China and Luxembourg get together to take onHollywood
Chinese cinemas have long been dominated by Hollywood blockbusters, partly because of the existing quota for foreign films.
Only 34 foreign films are allowed for general screening each year on the basis of a boxoffice sharingsystemeachyear.
But now, European filmmakers are hoping to team up with Chinese counterparts to throw a challenge at North American film studios.
“Under the current quota system, it is not easy for European films to be distributed in China. But in the future, it might be liberalized and we’ll see more opportunities,” Guy Daleiden, managing director of Film Fund Luxembourg, told China Daily on the sidelines of the 2017 SchengenChinese Film Prize, a new event jointly held by Luxembourg and China, in Shanghai on June 13.
China had signed an agreement on the present quota with the World Trade Organization in 2012, valid for five years. It allows 34 foreign films to be introduced per year based on a box-office sharing system to give 25 percent profit to the foreign producers of the features.
Most Chinese filmmakers estimate the quota would be loosened in the next year, as new negotiations with the WTOare set for mid-February. As more than 90 percent of the 34 foreign films shown in China are from Hollywood, European filmmakers expect they could earn a bigger market share if the quota is revised.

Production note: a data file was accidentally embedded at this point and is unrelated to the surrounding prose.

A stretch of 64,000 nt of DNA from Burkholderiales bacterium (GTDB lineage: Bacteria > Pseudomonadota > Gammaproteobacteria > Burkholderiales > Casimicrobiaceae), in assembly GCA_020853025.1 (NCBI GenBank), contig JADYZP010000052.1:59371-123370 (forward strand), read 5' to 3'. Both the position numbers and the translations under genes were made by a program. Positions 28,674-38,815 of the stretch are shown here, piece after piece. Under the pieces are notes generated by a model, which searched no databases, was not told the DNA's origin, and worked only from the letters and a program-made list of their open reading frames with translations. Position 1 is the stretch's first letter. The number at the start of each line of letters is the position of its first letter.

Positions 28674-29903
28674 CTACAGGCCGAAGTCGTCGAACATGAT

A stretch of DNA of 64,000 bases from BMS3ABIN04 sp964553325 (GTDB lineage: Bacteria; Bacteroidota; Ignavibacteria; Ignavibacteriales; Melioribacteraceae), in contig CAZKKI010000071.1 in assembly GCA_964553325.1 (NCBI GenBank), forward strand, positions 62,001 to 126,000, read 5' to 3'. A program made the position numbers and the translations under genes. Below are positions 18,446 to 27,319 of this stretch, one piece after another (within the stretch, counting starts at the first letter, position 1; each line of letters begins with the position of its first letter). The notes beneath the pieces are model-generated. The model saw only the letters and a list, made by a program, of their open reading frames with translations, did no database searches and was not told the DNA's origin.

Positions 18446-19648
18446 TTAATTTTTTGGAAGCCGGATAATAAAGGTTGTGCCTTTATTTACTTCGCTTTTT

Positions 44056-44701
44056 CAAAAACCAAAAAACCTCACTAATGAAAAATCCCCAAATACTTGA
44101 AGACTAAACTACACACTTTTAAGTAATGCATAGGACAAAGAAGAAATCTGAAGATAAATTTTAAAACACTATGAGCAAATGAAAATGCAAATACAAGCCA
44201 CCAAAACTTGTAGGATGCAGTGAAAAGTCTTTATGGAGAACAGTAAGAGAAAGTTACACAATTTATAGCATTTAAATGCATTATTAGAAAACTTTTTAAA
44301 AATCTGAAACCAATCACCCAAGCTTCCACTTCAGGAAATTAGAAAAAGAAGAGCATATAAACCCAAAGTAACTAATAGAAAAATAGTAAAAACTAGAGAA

Daleiden says most films from Luxembourg are coproductions with major European countries, such as France, Italy and Spain.
Other than coproductions, Luxembourg’s rich financial system makes it attractive to foreign filmmakers, who can get a maximum investment of 1.7 million euros ($1.87 million) for a film from Luxembourg’s government.
“We used to coproduce with North America. But in the last couple of years, we have had no such coproductions,” he says. “We don’t want to act as a serving platform for Hollywood films.”
They are looking to make smaller yet interesting stories linked to Europe, Daleiden says.
Luxembourg has a total population of 550,000, of which around 40 percent are foreigners, including 5,000, or 1 percent, from China, Daleiden says.
“It’s a multicultural society, which is interested in films with different backdrops,” he says.
The Schengen Chinese Film Prize can bring Chinese star power to Luxembourg and other Schengen countries, according to him.
“People love beautiful faces. If you let them see Gong Li or Jackie Chan, they’ll be interested in Chinese films.”
Chen Yi, the Chinese founder of the event, says Luxembourg, a favorite hub in Europe for banking, has its financial advantages in the film business, too.
“In its long history of international coproductions, Luxembourg has shown that it knows how to reduce commercial risks,” she says.
The event will be held in Luxembourg in late February or earlyMarch next year.
An influential European filmmaker will be invited as the jury head and the awards will be mainly given to young talents.
Wu Guanping, the executive chairman of the jury and the dean of film studies department at the Beijing Film Academy, says he is now working on selecting the entries for the competition section of the awards.
“China’s movie market is not short of investors,” he says. “But the big financers are busy competing for celebrities.”
Wu says the event would help young Chinese filmmakers win both recognition and financial support.
If you let them see Gong Li or Jackie Chan, they’ll be interested in Chinese films.”